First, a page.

[Bush] has neither the inclination nor the ability to make sophisticated judgments about competing approaches to construing the Constitution. Few presidents acquire such abilities in the course of their pre-presidential careers, and this president particularly is not disposed to such reflections. Furthermore, there is no reason to believe that Miers's nomination resulted from the president's careful consultation with people capable of such judgments. If 100 such people had been asked to list 100 individuals who have given evidence of the reflectiveness and excellence requisite in a justice, Miers's name probably would not have appeared in any of the 10,000 places on those lists. - Conservative columnist George Will

And these are the more temperate criticisms. Charges of cronyism, arrogance, and a lack of seriousness are rampant among well-regarded and serious conservatives, all strong supporters of Bush. A random look at almost any hour over the past week on National Review's The Corner, for example, will provide ample grist for the anti-Miers mill. It strikes me that Bush's loss of the intellectual core of his conservative base over his Supreme Court nomination, and the vehemence with which opposition to it are being expressed, is a big story, with potentially big consequences. Certainly it would seem an irresistable story to an organization that usually seems to be searching for reasons to report that Bush is in trouble. Yet the Beeb has not written a single word on this story, at least not on its website. Why?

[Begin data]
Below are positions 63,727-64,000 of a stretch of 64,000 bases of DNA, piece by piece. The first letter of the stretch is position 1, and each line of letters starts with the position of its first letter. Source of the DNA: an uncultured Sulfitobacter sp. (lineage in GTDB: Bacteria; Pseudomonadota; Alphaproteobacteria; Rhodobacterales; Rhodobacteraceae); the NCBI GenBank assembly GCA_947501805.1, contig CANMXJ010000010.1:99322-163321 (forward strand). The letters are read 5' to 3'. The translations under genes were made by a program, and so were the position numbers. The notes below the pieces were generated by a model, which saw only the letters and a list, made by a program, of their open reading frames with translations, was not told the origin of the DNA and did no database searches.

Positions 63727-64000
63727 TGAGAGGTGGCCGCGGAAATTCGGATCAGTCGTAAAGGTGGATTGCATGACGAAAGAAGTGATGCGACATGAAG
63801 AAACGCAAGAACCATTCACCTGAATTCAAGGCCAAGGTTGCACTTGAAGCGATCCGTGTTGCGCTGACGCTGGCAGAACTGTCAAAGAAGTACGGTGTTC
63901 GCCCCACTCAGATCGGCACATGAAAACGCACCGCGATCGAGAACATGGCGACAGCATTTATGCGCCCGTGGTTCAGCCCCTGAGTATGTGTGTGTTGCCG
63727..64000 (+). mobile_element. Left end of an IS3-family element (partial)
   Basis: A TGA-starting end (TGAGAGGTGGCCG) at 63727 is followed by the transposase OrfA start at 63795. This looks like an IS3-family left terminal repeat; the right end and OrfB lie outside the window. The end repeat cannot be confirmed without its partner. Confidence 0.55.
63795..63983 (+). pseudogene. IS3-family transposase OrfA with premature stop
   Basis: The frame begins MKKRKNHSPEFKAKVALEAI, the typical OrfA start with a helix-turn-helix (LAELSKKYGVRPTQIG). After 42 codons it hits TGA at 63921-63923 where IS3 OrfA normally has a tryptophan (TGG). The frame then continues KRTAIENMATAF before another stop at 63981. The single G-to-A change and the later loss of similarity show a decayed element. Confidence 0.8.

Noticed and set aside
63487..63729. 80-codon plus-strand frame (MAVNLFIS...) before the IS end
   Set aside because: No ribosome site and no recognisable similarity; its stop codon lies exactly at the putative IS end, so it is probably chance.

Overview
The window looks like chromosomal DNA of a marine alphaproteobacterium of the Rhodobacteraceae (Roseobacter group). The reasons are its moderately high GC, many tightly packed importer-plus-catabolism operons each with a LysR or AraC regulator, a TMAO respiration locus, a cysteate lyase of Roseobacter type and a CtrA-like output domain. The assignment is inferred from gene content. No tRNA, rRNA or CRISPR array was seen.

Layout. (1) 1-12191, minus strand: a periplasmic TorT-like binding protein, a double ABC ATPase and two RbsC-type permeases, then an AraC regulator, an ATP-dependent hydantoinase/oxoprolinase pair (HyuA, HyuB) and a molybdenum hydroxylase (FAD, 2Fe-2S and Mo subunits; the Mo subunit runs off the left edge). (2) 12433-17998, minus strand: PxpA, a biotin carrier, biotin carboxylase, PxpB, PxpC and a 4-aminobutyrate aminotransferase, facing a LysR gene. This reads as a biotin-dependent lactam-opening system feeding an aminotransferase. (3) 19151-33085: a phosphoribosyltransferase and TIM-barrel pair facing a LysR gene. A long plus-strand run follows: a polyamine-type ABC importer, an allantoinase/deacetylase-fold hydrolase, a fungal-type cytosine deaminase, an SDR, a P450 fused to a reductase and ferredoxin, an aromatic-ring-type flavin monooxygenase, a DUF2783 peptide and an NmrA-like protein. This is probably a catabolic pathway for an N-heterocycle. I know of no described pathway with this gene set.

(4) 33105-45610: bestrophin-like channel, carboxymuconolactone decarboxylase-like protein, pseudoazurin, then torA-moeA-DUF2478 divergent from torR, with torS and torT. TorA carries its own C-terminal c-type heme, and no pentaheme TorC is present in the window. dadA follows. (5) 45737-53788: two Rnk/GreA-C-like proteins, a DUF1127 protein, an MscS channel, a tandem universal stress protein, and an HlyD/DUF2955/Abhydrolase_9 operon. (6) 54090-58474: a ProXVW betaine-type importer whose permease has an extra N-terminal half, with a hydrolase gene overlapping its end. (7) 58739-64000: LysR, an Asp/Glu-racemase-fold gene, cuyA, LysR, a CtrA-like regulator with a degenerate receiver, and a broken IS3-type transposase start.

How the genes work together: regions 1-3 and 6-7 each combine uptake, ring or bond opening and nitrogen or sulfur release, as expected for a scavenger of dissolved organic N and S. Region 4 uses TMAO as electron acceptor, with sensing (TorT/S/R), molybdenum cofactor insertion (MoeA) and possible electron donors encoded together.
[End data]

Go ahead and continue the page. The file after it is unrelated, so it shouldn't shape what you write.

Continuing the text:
(Conspiracy theories are welcome.)


Blogger Kulibar Tree said...

Just off the top of my head, maybe reporting this particular story would raise too many questions about the Blair administration's equally cynical, cronyistic style of government, and the BBC's own close relationship with it.

12:20 AM  
Blogger The g-Gnome said...


I would put it down to simple lack of understanding. The conservative opposition to Miers is based on cerebral, sophisticated grounds.

They might pick it up in a day oer two.

5:36 AM  
Anonymous BC10 said...

Supreme Court nominations aren't a big story in the UK. For expats, politics students/tutors perhaps but the vast majority of Britons don't understand the process or care to be honest. Can you imagine a major US news network covering in excrutiating detail the New Year's honours list? Or a controversial decision made by the law Lords? They cover Sheehan because it's an easy story - Iraq, grieving mother, David Vs Goliath etc.

9:30 AM  
Blogger Scott Callahan said...


The story isn't about the nomination itself. It is about the intense criticism Bush finds himself under from his political allies, and the implications of that fact.